Beginning just before Halloween, stores in the US start blasting holiday music, setting up christmas-2971961_1920displays of Christmas tree decorations, menorahs and candles, sweet treats, toys, and special gift-giving displays that are nearly impossible to avoid.  The consumer holiday machine grows stronger as Thanksgiving approachhanukkah-2197684_1920es, and by the time December 1st turns over the calendar, people are either fully afloat in the holiday spirit, or totally over it, dreaming of a nice Caribbean vacation as an escape from the madness.  While for some people, coming together with family in the spirit of generosity and cheerfulness is something to look forward to, for others, it’s a painful time of year.  For those who have lost a loved one or ended a relationship, the holidays can amplify heartache as they learn to navigate life without the presence of the one held dear.  For those who have strained family relationships, the holidays may be a time filled with anxiety about how to handle tense and delicate encounters with as much civility as possible.  And for many people, the pressure of expectations about gift giving may be a source of continual stress ~ trying to make all the right people receive all the right gifts, sending holiday cards to a long list of distant friends and relatives, and concerns about finances top the list.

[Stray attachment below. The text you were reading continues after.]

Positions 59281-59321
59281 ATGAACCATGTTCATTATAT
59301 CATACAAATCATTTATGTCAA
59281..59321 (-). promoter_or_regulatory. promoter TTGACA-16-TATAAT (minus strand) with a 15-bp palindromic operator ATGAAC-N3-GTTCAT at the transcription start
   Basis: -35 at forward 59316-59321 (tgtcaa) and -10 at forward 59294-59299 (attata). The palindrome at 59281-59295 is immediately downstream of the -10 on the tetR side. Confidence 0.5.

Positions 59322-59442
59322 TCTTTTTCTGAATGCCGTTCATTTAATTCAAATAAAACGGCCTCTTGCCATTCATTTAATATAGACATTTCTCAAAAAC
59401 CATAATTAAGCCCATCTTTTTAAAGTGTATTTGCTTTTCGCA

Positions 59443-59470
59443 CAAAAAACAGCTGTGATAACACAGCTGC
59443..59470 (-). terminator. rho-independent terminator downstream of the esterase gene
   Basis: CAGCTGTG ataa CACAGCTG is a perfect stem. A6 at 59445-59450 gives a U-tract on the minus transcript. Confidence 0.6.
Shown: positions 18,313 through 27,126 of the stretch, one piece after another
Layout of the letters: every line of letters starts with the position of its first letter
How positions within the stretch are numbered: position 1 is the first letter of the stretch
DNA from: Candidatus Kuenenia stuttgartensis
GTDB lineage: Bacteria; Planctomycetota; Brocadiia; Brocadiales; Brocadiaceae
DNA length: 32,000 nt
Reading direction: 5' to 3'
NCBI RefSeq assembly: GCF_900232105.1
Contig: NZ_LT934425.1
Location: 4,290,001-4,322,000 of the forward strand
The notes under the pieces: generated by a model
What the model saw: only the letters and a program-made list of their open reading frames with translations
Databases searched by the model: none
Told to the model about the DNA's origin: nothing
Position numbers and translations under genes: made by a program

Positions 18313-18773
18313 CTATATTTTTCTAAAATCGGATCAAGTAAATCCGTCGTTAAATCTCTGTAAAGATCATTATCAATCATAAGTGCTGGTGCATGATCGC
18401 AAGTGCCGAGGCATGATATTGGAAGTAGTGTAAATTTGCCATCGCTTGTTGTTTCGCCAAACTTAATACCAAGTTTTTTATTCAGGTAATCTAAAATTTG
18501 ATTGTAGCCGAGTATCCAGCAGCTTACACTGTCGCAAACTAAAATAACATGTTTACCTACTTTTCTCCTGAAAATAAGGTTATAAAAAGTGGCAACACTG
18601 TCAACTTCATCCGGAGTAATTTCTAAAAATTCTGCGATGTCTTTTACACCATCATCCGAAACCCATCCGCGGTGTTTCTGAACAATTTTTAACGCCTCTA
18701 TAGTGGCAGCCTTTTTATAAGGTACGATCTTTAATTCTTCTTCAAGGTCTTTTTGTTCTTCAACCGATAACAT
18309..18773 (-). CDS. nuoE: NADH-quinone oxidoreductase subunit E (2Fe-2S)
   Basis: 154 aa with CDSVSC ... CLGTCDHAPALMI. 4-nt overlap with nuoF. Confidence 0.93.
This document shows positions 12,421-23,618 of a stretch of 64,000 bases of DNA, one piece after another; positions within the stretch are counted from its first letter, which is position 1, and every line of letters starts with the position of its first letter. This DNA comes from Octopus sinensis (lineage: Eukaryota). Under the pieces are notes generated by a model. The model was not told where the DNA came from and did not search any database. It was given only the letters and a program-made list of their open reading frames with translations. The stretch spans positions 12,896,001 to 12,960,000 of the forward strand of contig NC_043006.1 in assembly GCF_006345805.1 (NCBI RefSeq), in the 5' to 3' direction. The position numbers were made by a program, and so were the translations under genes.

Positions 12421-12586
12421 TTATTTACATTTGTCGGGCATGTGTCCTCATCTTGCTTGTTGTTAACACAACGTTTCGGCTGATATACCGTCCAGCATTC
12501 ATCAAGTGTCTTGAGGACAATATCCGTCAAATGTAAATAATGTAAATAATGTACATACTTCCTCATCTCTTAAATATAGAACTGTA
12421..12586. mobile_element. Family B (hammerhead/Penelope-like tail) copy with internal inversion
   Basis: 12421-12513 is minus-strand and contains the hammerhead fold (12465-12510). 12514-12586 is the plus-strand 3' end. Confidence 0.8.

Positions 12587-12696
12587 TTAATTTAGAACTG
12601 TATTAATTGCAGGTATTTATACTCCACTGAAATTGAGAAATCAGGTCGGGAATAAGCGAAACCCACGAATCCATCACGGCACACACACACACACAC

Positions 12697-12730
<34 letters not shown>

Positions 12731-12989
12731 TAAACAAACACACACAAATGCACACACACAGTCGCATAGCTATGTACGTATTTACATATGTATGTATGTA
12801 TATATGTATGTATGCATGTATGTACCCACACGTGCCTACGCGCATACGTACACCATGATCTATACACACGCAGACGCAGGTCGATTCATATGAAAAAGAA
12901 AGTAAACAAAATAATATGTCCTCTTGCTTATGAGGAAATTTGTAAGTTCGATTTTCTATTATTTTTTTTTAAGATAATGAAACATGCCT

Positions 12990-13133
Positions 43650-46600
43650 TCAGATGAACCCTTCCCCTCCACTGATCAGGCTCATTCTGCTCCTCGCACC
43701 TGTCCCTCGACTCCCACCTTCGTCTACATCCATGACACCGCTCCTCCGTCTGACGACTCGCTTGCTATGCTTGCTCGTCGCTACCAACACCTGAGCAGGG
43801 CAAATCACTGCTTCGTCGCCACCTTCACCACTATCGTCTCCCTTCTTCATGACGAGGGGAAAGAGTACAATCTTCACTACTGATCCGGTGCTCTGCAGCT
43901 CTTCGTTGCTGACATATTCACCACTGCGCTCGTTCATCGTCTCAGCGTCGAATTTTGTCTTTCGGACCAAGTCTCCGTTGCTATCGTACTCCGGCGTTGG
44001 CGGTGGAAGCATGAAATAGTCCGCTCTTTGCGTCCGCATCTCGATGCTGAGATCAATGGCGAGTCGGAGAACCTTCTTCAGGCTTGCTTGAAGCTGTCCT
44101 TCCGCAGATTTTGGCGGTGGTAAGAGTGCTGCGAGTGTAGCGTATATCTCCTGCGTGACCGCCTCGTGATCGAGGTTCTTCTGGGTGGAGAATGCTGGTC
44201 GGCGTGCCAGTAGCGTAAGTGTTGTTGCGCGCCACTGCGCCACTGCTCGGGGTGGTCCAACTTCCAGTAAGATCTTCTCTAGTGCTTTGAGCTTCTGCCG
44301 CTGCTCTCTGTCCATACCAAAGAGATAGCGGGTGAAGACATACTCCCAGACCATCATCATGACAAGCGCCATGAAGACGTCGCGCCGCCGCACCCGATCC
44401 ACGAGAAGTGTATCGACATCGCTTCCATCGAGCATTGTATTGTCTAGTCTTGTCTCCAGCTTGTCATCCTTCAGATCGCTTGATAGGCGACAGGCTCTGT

If you are among those who are stressed and daydreaming of something entirely different, here are 10 things you can do to infuse your days with a little extra joy and cheer, and redefine the holiday season for yourself and your family!